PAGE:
Now, there are a whole lot of ever-so-slightly antiheroic supervillains out there, but there aren't a whole lot – if any at all – who can match Harley Quinn for sheer popularity. From her very first introduction in Batman: The Animated Series way back in 1992, Harley has been one of the most fan-beloved figures in comic book-dom, and has maintained that favor through decades of unusually consistent awesomeness.
What's more, with Harley set to hit the big screen for the first time in this summer's Suicide Squad, played by Margot Robbie, the character's fame is likely to reach to new heights, almost a quarter-century after her creation.
The only problem?
Harley Quinn's Latest Origin Story Looks Set To Be Super Controversial
Y'see, as Donna Dickens over at Hitfix pointed out a while back, the full Suicide Squad trailer released this January actually tells us pretty much exactly which version of Harley's origin we're going to see in the movie... and it's not what a whole lot of fans were hoping to see:
The big problem, from an old-school Harley Quinn fan's perspective?
This shot right here...
...in which, it seems, The Joker is dipping Harley into the same sort of mysterious chemicals that transformed her into the villain we know and love in her most recent comic book origins:
The big question that raises, though?
Why Is Harley's Most Recent Origin Story So Controversial?
Well, to answer that, it's probably worth taking a detailed look at just what Harley's full, canonical, New 52-era DC comic book origin currently is, as recounted in 2014's Secret Origins #4... which, thanks to the intrepid Imgur-ing of DeanMachine16, you can read in full right here. Essentially, though, Harley's new origin focuses on revealing her tough, animal-abusing childhood, that culminated in her falling in love with a murdering school friend, before heading off to college, and eventually getting a job working at Arkham Asylum. It then suggests that she slept with the warden in order to get closer to The Joker, a proximity that quickly leads her to fall in love with him, and - via a bath in a mysterious fluid - to become a hyper-sexualized "ditz" in order to please him.
The reason for that origin story – which, containing as it does The Joker immersing Harley in a mysterious body-altering fluid, seems to be more-or-less the one that Suicide Squad is opting for – being so controversial?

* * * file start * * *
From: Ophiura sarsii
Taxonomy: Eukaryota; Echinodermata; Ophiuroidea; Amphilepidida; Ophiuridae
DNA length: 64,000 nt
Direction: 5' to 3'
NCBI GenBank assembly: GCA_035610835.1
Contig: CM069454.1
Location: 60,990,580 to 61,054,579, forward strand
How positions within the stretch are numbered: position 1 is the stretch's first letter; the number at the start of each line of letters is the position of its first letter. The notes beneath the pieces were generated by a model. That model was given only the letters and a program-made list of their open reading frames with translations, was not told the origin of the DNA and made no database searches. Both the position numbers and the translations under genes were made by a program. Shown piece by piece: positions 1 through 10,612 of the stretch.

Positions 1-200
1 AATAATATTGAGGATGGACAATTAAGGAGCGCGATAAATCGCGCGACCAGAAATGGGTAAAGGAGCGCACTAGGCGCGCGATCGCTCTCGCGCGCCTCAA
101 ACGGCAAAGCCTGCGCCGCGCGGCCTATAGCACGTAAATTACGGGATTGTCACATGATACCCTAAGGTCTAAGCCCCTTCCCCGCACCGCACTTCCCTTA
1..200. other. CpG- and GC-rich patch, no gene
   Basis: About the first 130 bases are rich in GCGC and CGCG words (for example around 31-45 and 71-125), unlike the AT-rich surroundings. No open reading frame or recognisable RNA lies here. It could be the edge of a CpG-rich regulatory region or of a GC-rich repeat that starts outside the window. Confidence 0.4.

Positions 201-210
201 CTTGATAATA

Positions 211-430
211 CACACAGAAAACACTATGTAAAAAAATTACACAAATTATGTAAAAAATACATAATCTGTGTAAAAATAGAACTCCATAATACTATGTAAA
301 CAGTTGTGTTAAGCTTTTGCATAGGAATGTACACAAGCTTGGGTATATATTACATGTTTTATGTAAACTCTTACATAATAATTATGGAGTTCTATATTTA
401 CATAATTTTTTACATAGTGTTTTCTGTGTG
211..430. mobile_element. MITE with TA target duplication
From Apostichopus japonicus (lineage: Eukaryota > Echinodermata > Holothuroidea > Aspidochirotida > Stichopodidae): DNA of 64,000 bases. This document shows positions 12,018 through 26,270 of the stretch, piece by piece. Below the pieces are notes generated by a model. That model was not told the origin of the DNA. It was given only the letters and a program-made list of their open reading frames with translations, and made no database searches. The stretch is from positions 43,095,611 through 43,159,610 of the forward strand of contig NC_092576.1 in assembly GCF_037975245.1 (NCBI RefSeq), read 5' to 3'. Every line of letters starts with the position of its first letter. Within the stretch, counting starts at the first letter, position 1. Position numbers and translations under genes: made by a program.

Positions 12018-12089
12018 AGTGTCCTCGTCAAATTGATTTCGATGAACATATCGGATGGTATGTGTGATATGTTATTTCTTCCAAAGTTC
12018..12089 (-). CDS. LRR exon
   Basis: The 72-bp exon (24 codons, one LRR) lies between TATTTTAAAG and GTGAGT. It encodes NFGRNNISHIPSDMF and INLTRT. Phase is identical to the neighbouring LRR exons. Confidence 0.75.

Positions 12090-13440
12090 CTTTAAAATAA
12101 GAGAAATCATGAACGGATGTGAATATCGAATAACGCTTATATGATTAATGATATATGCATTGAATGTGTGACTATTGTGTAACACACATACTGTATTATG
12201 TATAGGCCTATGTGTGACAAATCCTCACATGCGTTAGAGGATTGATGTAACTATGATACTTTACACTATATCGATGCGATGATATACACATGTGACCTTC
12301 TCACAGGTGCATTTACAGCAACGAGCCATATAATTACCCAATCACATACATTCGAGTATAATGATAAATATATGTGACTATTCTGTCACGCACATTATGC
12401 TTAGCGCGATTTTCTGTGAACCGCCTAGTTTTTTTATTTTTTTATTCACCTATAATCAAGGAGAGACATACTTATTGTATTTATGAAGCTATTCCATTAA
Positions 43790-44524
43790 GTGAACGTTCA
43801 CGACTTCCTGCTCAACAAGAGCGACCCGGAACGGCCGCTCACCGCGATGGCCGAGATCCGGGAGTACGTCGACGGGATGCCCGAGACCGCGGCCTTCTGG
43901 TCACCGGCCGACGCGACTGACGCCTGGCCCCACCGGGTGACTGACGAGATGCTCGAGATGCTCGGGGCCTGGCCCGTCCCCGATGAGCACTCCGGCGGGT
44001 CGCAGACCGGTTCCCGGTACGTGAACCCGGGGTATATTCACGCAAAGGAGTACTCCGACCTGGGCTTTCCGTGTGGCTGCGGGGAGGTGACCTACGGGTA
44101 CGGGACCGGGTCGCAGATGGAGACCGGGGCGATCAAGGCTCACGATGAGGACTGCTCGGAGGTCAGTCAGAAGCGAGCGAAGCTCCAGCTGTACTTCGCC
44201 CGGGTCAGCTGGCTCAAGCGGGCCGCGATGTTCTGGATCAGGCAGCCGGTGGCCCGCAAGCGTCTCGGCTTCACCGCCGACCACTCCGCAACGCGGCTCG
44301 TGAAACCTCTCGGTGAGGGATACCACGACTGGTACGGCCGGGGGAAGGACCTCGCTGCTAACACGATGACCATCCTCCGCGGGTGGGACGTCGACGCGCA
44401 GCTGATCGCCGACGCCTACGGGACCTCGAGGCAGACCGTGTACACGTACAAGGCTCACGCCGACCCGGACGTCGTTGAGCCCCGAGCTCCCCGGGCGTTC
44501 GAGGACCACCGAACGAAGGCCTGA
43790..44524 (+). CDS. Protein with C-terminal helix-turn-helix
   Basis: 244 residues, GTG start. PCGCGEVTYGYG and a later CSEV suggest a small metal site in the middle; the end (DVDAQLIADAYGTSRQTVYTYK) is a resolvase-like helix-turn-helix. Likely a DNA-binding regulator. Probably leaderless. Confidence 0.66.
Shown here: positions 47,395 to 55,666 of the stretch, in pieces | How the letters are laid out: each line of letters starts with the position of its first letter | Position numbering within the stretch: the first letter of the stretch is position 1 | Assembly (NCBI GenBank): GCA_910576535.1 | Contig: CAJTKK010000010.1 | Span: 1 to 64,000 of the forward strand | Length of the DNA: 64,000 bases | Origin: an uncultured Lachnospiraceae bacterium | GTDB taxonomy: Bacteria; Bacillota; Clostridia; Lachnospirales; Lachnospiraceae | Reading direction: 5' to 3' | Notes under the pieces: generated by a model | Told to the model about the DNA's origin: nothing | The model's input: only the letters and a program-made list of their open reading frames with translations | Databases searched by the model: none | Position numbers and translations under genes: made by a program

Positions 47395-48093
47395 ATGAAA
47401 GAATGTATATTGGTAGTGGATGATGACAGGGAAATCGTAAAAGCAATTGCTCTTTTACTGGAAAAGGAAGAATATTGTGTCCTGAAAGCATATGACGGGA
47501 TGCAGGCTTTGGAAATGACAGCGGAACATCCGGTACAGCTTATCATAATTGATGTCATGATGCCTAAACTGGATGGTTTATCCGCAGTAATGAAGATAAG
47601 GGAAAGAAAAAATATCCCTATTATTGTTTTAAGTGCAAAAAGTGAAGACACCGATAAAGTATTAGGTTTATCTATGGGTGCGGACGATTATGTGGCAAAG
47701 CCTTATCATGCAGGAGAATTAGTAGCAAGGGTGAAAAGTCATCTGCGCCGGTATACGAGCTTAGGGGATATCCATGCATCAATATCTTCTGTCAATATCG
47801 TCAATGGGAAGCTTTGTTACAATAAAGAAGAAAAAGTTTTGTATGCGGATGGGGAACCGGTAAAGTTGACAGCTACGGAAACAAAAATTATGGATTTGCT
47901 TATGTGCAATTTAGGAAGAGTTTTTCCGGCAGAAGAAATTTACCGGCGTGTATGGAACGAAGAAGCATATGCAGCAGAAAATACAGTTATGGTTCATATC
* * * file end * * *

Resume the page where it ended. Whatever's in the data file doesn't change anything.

Now, it isn't the distinctly problematic approach it has to Harley's (hyper-)sexuality – that's been something DC has been ramping up for years, and is a conversation for a whole other day. Instead, it's something pretty fundamental about Harley – and a a key part of her original origin – that has somehow been lost in translation.
Harley's Original Origin Story Was Widely Loved For A Reason
Whether we're talking the animated series' take on her transition to villainy, or Paul Dini's Eisner award-winning one-off comic book Mad Love, Harley's origin is defined by two key things. Firstly, she actively chooses to become a villain as a result of falling in love with The Joker while she herself was in a position of power, and secondly, she remains with him despite him being both verbally and physically abusive because... that's a thing that actually happens in real life, and reflecting it on the comic book page is a damn fine way to get people to talk about it. As Dickens puts it...
"It’s a supervillainous metaphor for how anyone can find themselves inexplicably with a partner that abuses them."
...And that, as much as any other element of Harley's back catalog of badassery, is why so many of us love her. She's a real, fully-rounded, genuinely troubled character who makes her own damn decisions (wrong or right), in a world where most of her female comic book counterparts aren't allowed more than the barest fraction of actual individual agency.
And, as it turns out...
Harley's New Origin Takes A Whole Lot Of That Agency Away From Her
Indeed, as Donna Dickens puts it:
"...all of Harley Quinn’s power is wiped away with the New 52 — and now “Suicide Squad” — origin. Dr. Harleen Quinzel isn’t a three-dimensional supervillain with a complex personality and layered motivations. She no longer chose to be a villain. She no longer chose to alter her genetic code to become more dangerous. She no longer even chose Joker of her own free will. By having Joker forcibly convert his psychiatrist into his girlfriend, Harley is stripped of her personality, her flaws, and her ability to make her own choices, as toxic as they are."
She's still a badass, and her actual comic book existence has still tended to be distinctly feminist and agency-filled, but her new 'secret' origin still strips away a whole lot of the intriguing power dynamic that her original meeting with The Joker was centered around, and makes her ultimate conversion into a villain the result of him choosing to throw her into a vat of chemicals.
She surrenders a piece of herself "ta become one with him," aiming to "become a whole new person" - where the old-school Harley simply found her true, anarchic self in the villainy he offered her, and in the (admittedly deeply problematic) love she found with him.
In comic book terms, it's a relatively small difference – but it's one worth hoping Suicide Squad directly addresses and discusses, rather than simply showing Harley as a agency-less blend of sexual object and victim, created not by the Joker's love, but by his power and control.
After all, that's something the old-school Harley never would have stood for.